This year, for the first time in a long career as an examiner, I was not supposed to know the name of any of my examination centres or of those marked by the seven members of my team.
I say "supposed". For a start, somebody in the Government forgot that a considerable number of schools have a postal franking system. My main parcel arrived with the name and address of the centre on the envelope. And is it any surprise, in a paper where one topic encouraged candidates to write about aspects of their school, that some of them referred to their school by name?
It's not just racehorses or sports teams that have a pedigree: so do many schools. Over the years you come to recognise teaching styles or remember that a certain famous school has a long tradition of teaching the classics. Even without postal franking, I know immediately who I am dealing with when I read answers that refer to the use of "climactic tricolons" or "anaphora" (repetition to most of us) with a question that encourages linguistic analysis or awareness of technical skills.
As with good wine, an experienced examiner develops a "nose". Given the barest of clues, one unhesitatingly names the school.
So what was the point of this misguided exercise? Was it an attempt to avoid discrimination, particularly against independent schools? Was it a challenge to the assumptions that one might ring to bear with certain schools? But what self-respecting football manager would attempt to prepare his team with no knowledge whatsoever of his opponents or their style?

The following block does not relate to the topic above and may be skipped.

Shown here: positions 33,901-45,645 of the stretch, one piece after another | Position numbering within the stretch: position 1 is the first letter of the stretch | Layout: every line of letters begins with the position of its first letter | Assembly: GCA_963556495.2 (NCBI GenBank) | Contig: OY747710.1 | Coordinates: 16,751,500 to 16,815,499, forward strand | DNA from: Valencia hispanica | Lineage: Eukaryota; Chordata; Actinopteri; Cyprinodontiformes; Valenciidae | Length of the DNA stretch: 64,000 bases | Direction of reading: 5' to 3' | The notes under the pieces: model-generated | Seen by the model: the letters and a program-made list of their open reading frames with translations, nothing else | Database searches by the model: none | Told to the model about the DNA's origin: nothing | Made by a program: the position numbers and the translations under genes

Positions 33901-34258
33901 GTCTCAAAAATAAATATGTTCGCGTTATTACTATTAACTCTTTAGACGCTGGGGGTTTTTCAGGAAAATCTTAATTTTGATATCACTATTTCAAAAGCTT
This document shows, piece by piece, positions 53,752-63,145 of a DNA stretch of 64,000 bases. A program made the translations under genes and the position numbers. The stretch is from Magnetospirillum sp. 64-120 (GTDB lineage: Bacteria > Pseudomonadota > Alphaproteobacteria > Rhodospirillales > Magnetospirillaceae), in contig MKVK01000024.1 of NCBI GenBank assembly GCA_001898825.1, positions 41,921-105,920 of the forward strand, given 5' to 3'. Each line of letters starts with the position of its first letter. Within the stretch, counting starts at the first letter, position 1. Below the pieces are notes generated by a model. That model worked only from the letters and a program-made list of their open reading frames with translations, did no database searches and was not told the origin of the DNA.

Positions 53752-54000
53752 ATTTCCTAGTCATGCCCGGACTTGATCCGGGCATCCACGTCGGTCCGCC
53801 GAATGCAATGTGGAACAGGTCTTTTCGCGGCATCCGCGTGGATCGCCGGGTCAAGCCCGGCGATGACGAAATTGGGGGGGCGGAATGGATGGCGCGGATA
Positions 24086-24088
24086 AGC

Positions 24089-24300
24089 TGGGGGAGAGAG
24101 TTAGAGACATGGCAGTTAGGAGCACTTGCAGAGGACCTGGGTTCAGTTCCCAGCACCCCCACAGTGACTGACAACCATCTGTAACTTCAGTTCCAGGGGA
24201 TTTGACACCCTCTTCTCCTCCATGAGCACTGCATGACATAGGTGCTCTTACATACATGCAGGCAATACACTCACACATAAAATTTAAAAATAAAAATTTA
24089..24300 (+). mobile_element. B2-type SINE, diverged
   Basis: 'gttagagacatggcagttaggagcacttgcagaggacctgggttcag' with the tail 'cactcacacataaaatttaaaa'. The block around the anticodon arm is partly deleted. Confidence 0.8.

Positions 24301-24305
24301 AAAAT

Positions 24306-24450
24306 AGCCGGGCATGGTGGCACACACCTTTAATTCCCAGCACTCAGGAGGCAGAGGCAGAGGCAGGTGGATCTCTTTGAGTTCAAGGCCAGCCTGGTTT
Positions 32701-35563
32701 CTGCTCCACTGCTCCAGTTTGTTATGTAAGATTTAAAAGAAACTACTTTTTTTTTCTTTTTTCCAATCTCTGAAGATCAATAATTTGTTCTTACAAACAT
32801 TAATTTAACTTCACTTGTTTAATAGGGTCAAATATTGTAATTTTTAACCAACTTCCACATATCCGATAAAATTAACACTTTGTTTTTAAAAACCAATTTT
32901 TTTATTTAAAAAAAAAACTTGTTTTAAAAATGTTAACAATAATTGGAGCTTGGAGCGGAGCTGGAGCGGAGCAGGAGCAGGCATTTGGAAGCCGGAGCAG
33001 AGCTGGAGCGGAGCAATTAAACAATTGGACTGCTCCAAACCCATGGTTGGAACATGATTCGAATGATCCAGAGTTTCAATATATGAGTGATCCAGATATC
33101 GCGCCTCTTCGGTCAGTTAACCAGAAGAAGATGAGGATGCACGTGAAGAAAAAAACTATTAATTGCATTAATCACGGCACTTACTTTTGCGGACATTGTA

As a team leader, this year I was unable to brief or prepare my team as fully as I have done in the past. Before meeting them I was accustomed to scrutinising their individual allocation of centres for marking. I see nothing wrong in alerting them, based on a knowledge of performance over the years, to the fact that certain of their centres will make particular demands on them. That is not prejudging, but encouraging a thoughtful approach in the examiner's work - especially given the tendency of English teachers to under rather than over-mark. This is done with the knowledge that there will be ample opportunity later to sample the marking of each centre, and to ensure that agreed standards have been consistently and fairly applied.
Enforced anonymity is, in essence, a slur on the examiner or the examination process. It implies that examiners cannot be relied on to deal fairly and impartially, in the light of agreed mark schemes and standards, with all centres, independent or state, grammar or comprehensive - and whatever the gender.
Still, examiners enjoy playing games and the Government certainly provides plenty of sport. Maybe academic anonymity should remain.
Peter King is a GCSE English examiner